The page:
The Orlando Museum of Art is facing financial trouble after 2022 fake Basquiat exhibit
The Orlando Museum of Art continues to face financial l shortfalls after former Executive Director Aaron De Groft brought a series of Jean-Michel Basquiat paintings in 2022, that the FBI later determined were fake.
The Heroes and Monsters exhibit resulted in a legal battle costing the museum hundreds of thousands of dollars it had not budgeted for.
After the FBI raided the Orlando Museum of Art and confiscated the fake Basquiat paintings, the museum had to comply with four subpoenas seeking emails and evidence about the paintings and De Groft.
Mark Elliott, Chair of the Board of Trustees, said they formed a task force to investigate how they got here.
“The results of those findings helped to create the lawsuit and provide the details necessary for the lawsuit against Aaron De Groft and his co defendants,’ he said. “During that time, the Orlando Museum of Art had to spend hundreds of thousands of dollars of unbudgeted, unforeseen professional expenses in order to comply with the subpoenas.”
On January 19, 2024 the Museum released a statement saying it dismissed its claims against several defendants, except for De Groft.
Ginny Childs, an attorney for OMA, said that decision was made after the museum was served with its fourth Grand Jury subpoena.
“That was like the equivalent of a very large bill to the museum that was not reimbursed by the federal government. That was another unbudgeted and unforeseen expense. As a result of that, the decision was made to dismiss some of those defendants and pursue the one person who effectively handpicked this artwork and fast track this exhibition, which was the CEO at the time Aaron De Groft.”
Current Financial Landscape
As a result of the FBI subpoenas, Cathryn Mattson, OMA Executive Director and CEO, said the museum had an unexpected expense of 25% of their budget.
“It was more than I think any small organization could absorb quickly and come out the other side whole,” she said.
Mattson said the museum now is facing a short term cash crunch.
“We have cut our operating expenses down to the bone. We have not laid off people, we have no intention to do so, but we had to really trim our operating expenses. We had to not have some exhibits that we had expected to have due to their costs.”
The Orlando Sentinel reports that the Museum was looking at a budget shortfall of up to $1 million.
OMA backs that number, but Mattson said those were projections from several months ago.
“Things change and I think part of strategy is being adaptable. So we're doing updates all the time. We've had some additional inflows since those projections were made. And we will see that number that has been quoted come down over the next several months. I'm not going to predict an absolute number because this is a process.”
The Museum is looking to make connections with local philanthropists, and leaders in county and city governments to help them out of this financial crunch.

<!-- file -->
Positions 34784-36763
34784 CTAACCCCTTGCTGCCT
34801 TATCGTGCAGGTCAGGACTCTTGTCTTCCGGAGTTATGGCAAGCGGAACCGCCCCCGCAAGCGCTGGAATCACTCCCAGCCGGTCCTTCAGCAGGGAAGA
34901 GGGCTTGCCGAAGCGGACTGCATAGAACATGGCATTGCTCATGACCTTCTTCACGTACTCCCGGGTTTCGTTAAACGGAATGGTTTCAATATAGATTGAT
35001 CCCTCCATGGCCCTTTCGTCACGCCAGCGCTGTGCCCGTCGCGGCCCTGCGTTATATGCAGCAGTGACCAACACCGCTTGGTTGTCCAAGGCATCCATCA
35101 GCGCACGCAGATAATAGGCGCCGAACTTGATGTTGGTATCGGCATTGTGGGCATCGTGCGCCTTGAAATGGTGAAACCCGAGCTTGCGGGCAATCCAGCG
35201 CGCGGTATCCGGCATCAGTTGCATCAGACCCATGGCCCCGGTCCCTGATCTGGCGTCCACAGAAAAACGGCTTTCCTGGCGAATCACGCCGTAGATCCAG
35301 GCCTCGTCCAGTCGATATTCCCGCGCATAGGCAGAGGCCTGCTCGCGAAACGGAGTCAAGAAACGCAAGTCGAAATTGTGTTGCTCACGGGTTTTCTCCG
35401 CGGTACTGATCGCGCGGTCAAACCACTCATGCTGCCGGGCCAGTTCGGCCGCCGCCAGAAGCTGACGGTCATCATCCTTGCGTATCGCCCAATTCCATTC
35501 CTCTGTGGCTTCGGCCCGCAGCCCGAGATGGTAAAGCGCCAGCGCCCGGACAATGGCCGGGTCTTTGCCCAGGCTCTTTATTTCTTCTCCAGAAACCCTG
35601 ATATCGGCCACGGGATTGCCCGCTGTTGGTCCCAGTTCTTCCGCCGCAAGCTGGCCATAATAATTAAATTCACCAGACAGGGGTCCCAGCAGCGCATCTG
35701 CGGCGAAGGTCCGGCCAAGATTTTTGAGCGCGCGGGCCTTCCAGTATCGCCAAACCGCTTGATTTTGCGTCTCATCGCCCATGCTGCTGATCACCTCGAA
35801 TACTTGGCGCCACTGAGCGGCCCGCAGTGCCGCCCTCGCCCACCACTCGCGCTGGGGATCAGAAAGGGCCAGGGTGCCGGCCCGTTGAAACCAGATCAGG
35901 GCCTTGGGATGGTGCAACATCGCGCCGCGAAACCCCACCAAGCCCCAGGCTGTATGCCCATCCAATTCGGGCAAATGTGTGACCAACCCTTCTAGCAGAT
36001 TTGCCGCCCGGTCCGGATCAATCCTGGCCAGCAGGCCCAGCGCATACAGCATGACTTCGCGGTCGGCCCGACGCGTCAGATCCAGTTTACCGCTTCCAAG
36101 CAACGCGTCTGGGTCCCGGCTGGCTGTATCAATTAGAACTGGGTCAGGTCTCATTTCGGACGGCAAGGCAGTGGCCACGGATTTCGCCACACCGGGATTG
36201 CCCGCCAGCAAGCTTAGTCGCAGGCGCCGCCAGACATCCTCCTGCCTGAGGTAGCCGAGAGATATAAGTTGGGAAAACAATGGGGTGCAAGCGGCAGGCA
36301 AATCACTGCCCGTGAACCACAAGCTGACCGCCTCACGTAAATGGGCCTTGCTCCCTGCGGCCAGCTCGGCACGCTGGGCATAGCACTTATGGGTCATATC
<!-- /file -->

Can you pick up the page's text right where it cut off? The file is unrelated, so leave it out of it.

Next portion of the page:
“We’re not waiting to be rescued, but we are looking to collaborate with the leaders of this community who value what this museum does.”
Mattson said they’re already receiving help with increased personal contributions from the board and a three-year grant from the Alice Walton Art Bridges foundation.
One positive sign Mattson said is that the Museum is moving in the right direction is admissions.
“We have now exceeded preCOVID admission rates. We are expecting over 140,000 visitors this year,” she said. “Our first opening day was January the 18th and we had over 400 people come to the museum.”
Rebuilding Trust and Moving Forward
‘Save The Orlando Museum’, a petition on change.org, created by Orlando resident Fiorella Escalon, has more than 750 signatures.
The petition is calling for more transparency and a change in leadership at the Orlando Museum of Art.
However, Mark Elliott, Chair of the Board of Trustees at OMA, said the museum has provided the public with 300 pages of evidence through their lawsuit.
Telling the Museum’s story through those documents, is one way Elliott says it can rebuild trust with the community.
“The process of building back the museum, its reputation and trust with the community is a journey. It's not quick righting of the ship, but it's a course correction,” he said. ”One of the things that was important to the museum and the trustees was to be able to tell the facts and the story of what was uncovered through our investigation.”
Apart from sharing their story, the Museum has implemented changes to ensure this doesn’t happen again.
Mattson said they’re working on building a strong financial infrastructure by broadening their fundraising strategy.
There are also new bylaws and term limits for trustees, and a requirement that all trustees be certified in nonprofit governance.
But, the biggest change is in the Museum's employee handbook.
“We also provided for our staff, a comprehensive, new and updated Employee Handbook with specific provisions around how to be a whistleblower and how to raise concerns so that the proper people know and that they can take action on those concerns,” Elliott said.
After several subpoenas and a lawsuits, Elliott said lessons have been learned.
“Through a little bit of pain, I think we've learned a life lesson as a community and as an institution, that we have got to really make sure that we double check everything when things may seem too perfect.”